Berkeley City Council members Cheryl Davila and Ben Bartlett voiced deep pain and anger on Tuesday over last week’s police killing of 46-year-old George Floyd in Minneapolis and were joined by the full City Council in taking one minute of silence to mourn black people who have died due to police brutality.
City officials have been setting aside an opening portion of the meeting every week to address COVID-19 and its impact on the Berkeley community, but Mayor Jesse Arreguín repurposed that time Tuesday night for remarks on Floyd’s killing and the protests that have been roiling the Bay Area and the nation. So far, Berkeley has not seen significant demonstrations, apart from a small protest by Berkeley High students on last week, but an Oakland march organized by youth drew 15,000 people on Monday. Berkeley did see looting over the weekend, however.
Davila, who grew up in the 1960s, said her mother used to call her attention to acts of racism in the era of Jim Crow laws — such as law enforcement hitting protesters with high-pressure fire hoses. “Nothing has changed, unfortunately,” she said.
“This is the time to be in solidarity, for real,” said Davila, who was brought to tears during the moment of silence. “We can’t go back.”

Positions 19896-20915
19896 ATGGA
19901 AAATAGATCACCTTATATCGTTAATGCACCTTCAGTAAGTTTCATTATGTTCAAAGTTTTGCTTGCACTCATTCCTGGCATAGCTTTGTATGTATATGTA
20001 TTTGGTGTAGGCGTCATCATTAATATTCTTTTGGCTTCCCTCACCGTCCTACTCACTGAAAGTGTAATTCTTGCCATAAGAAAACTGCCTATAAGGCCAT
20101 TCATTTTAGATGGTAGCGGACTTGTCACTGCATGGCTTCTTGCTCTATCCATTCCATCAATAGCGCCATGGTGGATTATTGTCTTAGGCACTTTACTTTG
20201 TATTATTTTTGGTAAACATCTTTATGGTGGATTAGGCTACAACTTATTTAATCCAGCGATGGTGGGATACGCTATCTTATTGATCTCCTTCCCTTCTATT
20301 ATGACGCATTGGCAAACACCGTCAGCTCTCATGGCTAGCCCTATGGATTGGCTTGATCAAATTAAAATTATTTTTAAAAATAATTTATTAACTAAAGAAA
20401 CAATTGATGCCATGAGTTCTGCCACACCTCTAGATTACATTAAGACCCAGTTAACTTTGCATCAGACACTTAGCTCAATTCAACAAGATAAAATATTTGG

Bartlett described the protests across the country, while focused on the murder of George Floyd, as also a collective action against police brutality, poverty and systemic racism against black people.
“The collective knees on so many necks have finally given way,” Bartlett said during the meeting, recounting his childhood connections with Black Panthers and the Rodney King riots. “The gig is up, the table is turned over. When the state can kill with impunity, then democracy is dead.”
Derek Chauvin, the officer who killed Floyd, has been charged with second-degree murder after he pressed his knee down on Floyd’s neck, ultimately resulting in his cardiac arrest. The three other former officers involved in detaining Floyd were charged today with aiding and abetting both second-degree murder and second-degree manslaughter.
Councilmember Rigel Robinson expressed his concern for protesters gathering in large numbers with the threat of COVID-19 infections still looming and asked those who are demonstrating to follow as many social distancing measures as possible for their safety. Councilmember Lori Droste, speaking on behalf of queer communities, raised the Stonewall Riots, and how much progress black activists ensured for generations to come.
“It really saddens me to look back and see how little has been accomplished in my lifetime,” said Councilmember Susan Wengraf, recounting protests she had attended in the past. Speaking to Davila and Bartlett, she said, “I grieve with you. I share your rage and I stand in solidarity with you.”
Though Berkeley hasn’t seen anti-police brutality demonstrations this week, more than a dozen Berkeley businesses were targeted by burglars over the weekend, concurrent with looting and vandalism observed in cities that have had large protests.
As a result, Berkeley and other cities around the Bay Area have put curfews into place this week, citing public safety.